Origin and Early Development
Despite significant investment and maintenance since it opened in 1964, the Forth Road Bridge (FRB) has shown signs of significant deterioration in recent years - see Forth Bridge recent developments.
In 2004, inspections of the main cable found corrosion had resulted in a loss of strength of between eight and ten per cent, giving rise to fears of the need of significant restrictions in the future to allow for repairs. Some 60,000 vehicles use the bridge every day and it represents one of the most vital economic arteries in Scotland. Given these issues and the impact major maintenance works would have, the FRB is no longer deemed viable as the long-term main crossing of the Firth of Forth.
In 2006-7, Transport Scotland carried out the exhaustive Forth Replacement Crossing Study – part of the wider Strategic Transport Projects Review – to examine a wide range of options for replacing the FRB. These included suspension and cable-stayed bridges and different types of tunnel in a variety of different locations.
Responding to the study in December 2007, Scottish Ministers announced their intention to safeguard the economically vital cross-Forth transport corridor by building a new cable stayed bridge to the west of the current FRB in 2017. This challenging timescale was necessary due to the potential need for future restrictions to Heavy Goods Vehicles using the FRB.
On 29 March 2017, it was announced that completion of the Queensferry Crossing by May 2017 was no longer achievable following a detailed programme review, and the FRC Progect now has a range of mid-July to end of August 2017 for the opening to traffic date.
Transport Scotland immediately began design, procurement and statutory work on the fast-tracked scheme – appointing the Jacobs Arup joint venture as design consultants in January 2008. An extensive programme of regular engagement and consultation began with a wide range of affected communities and interested parties to inform the development of the project. A number of key improvements were made to the design as a result of feedback from local communicates, notably the location of the South Queensferry Junction being moved further to the west of the town, significantly reducing local impacts.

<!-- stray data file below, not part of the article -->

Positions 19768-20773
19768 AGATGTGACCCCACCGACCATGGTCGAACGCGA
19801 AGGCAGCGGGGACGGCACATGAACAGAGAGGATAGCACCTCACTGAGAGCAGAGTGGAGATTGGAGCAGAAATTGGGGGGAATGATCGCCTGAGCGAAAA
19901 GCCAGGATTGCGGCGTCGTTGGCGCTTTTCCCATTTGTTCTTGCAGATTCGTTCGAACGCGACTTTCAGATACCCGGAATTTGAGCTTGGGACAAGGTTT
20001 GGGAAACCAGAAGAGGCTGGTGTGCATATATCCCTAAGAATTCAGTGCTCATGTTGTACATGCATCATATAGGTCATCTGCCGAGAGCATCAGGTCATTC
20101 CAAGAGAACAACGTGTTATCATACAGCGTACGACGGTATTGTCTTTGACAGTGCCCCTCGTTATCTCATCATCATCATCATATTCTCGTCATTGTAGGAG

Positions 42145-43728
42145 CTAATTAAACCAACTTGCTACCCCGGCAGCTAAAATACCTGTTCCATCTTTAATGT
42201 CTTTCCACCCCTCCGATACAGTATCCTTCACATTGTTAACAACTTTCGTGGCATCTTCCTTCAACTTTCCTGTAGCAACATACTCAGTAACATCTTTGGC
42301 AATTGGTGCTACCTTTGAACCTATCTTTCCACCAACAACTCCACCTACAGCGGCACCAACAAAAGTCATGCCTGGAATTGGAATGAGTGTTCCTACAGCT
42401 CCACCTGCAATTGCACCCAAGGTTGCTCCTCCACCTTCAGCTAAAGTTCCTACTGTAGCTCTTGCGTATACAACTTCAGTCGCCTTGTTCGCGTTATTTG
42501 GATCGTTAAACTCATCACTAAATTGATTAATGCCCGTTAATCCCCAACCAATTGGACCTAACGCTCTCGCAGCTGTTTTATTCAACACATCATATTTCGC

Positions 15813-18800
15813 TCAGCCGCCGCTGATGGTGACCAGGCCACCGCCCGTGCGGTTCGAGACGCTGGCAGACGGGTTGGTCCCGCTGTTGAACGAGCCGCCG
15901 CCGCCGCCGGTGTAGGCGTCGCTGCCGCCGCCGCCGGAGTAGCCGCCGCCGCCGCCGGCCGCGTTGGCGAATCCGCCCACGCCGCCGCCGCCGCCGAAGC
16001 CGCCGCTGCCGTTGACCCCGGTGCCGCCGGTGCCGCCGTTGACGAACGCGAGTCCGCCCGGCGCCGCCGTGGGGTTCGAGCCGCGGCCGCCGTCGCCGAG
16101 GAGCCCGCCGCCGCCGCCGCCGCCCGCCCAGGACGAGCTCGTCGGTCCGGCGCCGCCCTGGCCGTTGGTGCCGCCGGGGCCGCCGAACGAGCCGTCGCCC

In December 2008, Scottish Ministers announced the innovative Managed Crossing Strategy which allowed the budget for the project to be significantly reduced.
The main feature of the strategy was ensuring the existing Forth Road Bridge (FRB) infrastructure would be retained and become a dedicated public transport corridor carrying buses, pedestrians and cyclists. Retaining limited use of the FRB in this way will reduce the weight of traffic on it and therefore extend the operational life of the bridge.
This approach immediately delivered a saving of over £1.7 billion on the scheme's original estimated cost of £3.2 to £4.2 billion, which was based on a much wider replacement bridge including dedicated public transport lanes as well as a dual carriageway plus hard shoulders.
The managed crossing strategy dramatically reduced the total cost of the FRC project to between £1.4 and £1.45 billion as announced in Autumn 2013, with a further saving of £50 million announced in October 2014 - bringing the project estimate down to between £1.35 and £1.4 billion.
The Forth Crossing Bill was introduced in the Scottish Parliament in November 2009, the same month as the procurement process – one of the biggest the Scottish Government had ever undertaken – got under way.
Following extensive Parliamentary scrutiny throughout 2010, the Forth Crossing Act was granted Royal Assent in January 2011.
The current budget range for the project is £1.325 - £1.35 billion, releasing £245 million worth of savings since construction started in June 2011.